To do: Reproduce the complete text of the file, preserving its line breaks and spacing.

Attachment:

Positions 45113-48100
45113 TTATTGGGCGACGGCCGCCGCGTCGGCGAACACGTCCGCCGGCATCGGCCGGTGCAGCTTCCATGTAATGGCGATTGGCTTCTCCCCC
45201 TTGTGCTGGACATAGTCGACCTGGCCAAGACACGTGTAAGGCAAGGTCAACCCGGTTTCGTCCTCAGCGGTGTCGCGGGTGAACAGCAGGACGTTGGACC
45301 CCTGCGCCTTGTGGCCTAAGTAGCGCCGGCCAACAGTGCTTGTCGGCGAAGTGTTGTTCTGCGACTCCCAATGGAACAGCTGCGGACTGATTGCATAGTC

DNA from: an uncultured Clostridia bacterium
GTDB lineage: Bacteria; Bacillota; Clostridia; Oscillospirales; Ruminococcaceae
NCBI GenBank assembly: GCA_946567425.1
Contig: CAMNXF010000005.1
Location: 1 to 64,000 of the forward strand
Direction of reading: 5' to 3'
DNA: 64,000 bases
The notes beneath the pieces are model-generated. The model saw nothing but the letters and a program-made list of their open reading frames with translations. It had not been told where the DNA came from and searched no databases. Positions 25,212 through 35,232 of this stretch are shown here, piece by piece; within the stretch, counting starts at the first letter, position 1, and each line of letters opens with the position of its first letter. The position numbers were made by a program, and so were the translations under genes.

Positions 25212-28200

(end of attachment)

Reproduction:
Positions 45113-48100
45113 TTATTGGGCGACGGCCGCCGCGTCGGCGAACACGTCCGCCGGCATCGGCCGGTGCAGCTTCCATGTAATGGCGATTGGCTTCTCCCCC
45201 TTGTGCTGGACATAGTCGACCTGGCCAAGACACGTGTAAGGCAAGGTCAACCCGGTTTCGTCCTCAGCGGTGTCGCGGGTGAACAGCAGGACGTTGGACC
45301 CCTGCGCCTTGTGGCCTAAGTAGCGCCGGCCAACAGTGCTTGTCGGCGAAGTGTTGTTCTGCGACTCCCAATGGAACAGCTGCGGACTGATTGCATAGTC

DNA from: an uncultured Clostridia bacterium
GTDB lineage: Bacteria; Bacillota; Clostridia; Oscillospirales; Ruminococcaceae
NCBI GenBank assembly: GCA_946567425.1
Contig: CAMNXF010000005.1
Location: 1 to 64,000 of the forward strand
Direction of reading: 5' to 3'
DNA: 64,000 bases
The notes beneath the pieces are model-generated. The model saw nothing but the letters and a program-made list of their open reading frames with translations. It had not been told where the DNA came from and searched no databases. Positions 25,212 through 35,232 of this stretch are shown here, piece by piece; within the stretch, counting starts at the first letter, position 1, and each line of letters opens with the position of its first letter. The position numbers were made by a program, and so were the translations under genes.

Positions 25212-28200